To assess differences in the lag structure pattern between particulate matter <10 μm/100 μm in diameter (PM10) and cause-specific mortality, we performed a time-series analysis in 10 US cities using generalized additive Poisson regressions in each city; nonparametric smooth functions were used to control for long time trend, weather, and day of the week. The PM10 effect was estimated based on its daily mean, 2-day moving average, and the cumulative 7-day effect by means of an unconstrained distributed lag model. A 10-μg/m3 increase in the 7-day mean of PM10 was associated with increases in deaths due to pneumonia (2.7%, 95% confidence interval [CI]: 1.5, 3.9), chronic obstructive pulmonary disease (1.7%, 95% CI: 0.1, 3.3), and all cardiovascular diseases (1.0%, 95% CI: 0.6, 1.4). A 10-μg/m3 increase in the 2-day mean of PM10 was associated with a 0.7% (95% CI: 0.3, 1.1) increase in deaths from myocardial infarction. When the distributed lag was assessed, two different patterns could be observed: respiratory deaths were more affected by air pollution levels on the previous days, whereas cardiovascular deaths were more affected by same-day pollution. These results contribute to the overall efforts so far in understanding how exposure to air pollution promotes adverse health effects.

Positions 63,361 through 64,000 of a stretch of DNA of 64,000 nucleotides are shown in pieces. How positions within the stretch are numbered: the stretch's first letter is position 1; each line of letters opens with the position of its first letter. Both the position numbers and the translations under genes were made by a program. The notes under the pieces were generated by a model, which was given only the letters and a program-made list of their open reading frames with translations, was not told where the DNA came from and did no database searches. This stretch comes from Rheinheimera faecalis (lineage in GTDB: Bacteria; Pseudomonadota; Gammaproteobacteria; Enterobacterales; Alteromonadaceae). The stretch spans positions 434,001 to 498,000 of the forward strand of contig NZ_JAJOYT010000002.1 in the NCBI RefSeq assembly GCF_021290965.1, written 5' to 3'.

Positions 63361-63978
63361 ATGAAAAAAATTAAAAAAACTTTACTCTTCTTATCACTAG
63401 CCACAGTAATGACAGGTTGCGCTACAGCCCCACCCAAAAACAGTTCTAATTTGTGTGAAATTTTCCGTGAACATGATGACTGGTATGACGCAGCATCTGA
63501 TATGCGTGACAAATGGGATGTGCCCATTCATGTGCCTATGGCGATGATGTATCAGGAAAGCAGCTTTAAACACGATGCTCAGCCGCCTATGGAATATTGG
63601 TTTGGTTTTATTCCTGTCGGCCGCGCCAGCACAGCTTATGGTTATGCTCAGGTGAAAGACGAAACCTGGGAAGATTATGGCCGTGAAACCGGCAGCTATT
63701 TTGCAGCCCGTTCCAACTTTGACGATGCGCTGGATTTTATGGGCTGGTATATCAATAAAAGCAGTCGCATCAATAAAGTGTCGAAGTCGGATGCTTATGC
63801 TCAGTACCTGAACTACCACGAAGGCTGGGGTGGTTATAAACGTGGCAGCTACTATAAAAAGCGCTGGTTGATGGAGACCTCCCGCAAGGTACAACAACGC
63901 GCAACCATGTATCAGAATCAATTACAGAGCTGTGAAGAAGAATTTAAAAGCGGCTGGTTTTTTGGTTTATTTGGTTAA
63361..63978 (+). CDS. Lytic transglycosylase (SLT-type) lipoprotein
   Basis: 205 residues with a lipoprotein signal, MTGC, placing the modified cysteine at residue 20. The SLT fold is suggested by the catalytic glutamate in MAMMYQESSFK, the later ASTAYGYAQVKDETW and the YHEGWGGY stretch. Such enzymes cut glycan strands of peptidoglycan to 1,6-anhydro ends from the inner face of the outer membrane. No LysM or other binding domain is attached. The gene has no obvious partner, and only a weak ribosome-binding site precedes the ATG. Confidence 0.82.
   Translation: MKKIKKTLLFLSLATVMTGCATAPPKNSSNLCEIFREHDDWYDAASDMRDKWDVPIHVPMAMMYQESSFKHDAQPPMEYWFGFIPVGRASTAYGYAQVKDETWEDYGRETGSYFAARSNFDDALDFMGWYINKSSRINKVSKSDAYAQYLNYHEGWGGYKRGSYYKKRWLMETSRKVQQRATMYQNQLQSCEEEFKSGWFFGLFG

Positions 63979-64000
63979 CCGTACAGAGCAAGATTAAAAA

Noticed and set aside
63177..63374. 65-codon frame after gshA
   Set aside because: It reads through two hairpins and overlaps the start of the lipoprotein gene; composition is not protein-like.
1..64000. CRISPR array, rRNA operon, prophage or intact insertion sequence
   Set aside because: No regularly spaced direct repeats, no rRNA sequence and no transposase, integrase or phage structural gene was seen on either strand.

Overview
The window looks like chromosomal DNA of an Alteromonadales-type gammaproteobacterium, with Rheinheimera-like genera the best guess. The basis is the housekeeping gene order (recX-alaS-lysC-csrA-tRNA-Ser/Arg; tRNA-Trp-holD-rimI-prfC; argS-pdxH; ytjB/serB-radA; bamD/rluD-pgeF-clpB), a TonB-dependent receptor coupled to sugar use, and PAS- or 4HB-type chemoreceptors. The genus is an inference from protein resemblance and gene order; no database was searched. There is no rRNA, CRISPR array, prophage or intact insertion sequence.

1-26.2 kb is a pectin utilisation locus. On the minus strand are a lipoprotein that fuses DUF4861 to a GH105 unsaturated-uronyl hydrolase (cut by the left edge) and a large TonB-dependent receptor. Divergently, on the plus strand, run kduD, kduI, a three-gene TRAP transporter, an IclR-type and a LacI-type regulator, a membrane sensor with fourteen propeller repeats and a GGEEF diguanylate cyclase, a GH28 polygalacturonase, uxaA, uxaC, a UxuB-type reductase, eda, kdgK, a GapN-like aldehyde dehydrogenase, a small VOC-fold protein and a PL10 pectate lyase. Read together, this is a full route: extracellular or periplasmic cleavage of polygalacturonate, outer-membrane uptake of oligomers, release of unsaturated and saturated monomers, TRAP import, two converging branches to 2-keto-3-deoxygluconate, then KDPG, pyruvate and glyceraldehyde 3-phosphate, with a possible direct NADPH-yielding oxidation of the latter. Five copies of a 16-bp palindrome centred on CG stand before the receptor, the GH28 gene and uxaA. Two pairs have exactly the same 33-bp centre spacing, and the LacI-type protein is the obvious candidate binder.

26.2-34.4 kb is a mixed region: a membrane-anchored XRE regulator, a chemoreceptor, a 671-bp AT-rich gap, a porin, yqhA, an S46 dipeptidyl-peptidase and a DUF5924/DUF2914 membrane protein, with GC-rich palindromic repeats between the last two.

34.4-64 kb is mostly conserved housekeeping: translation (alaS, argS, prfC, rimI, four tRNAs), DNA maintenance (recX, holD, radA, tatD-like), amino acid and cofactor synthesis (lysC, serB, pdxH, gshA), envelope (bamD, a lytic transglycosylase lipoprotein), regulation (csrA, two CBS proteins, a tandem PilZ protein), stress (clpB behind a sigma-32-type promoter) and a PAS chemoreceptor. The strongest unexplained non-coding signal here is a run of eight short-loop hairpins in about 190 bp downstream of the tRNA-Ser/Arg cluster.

From the Environmental Epidemiology Program, Department of Environmental Health, Harvard School of Public Health (Dr Braga, Dr Zanobetti, Dr Schwartz); and the Environmental Pediatrics Program, Department of Pediatrics, University of Santo Amaro School of Medicine, and Laboratory of Experimental Air Pollution, Department of Pathology, University of São Paulo School of Medicine, São Paulo, Brazil (Dr Braga).
This work was supported in part by National Institute of Environmental Health Sciences grant ES 0002 and Environmental Protection Agency Research Center Award R 827353. Alfésio Braga has personal grants from São Paulo State Research Support Foundation (FAPESP) (98/130214) and the University of Santo Amaro (UNISA).
Address correspondence to: Joel Schwartz, PhD, Environmental Epidemiology Program, Department of Environmental Health, Harvard School of Public Health
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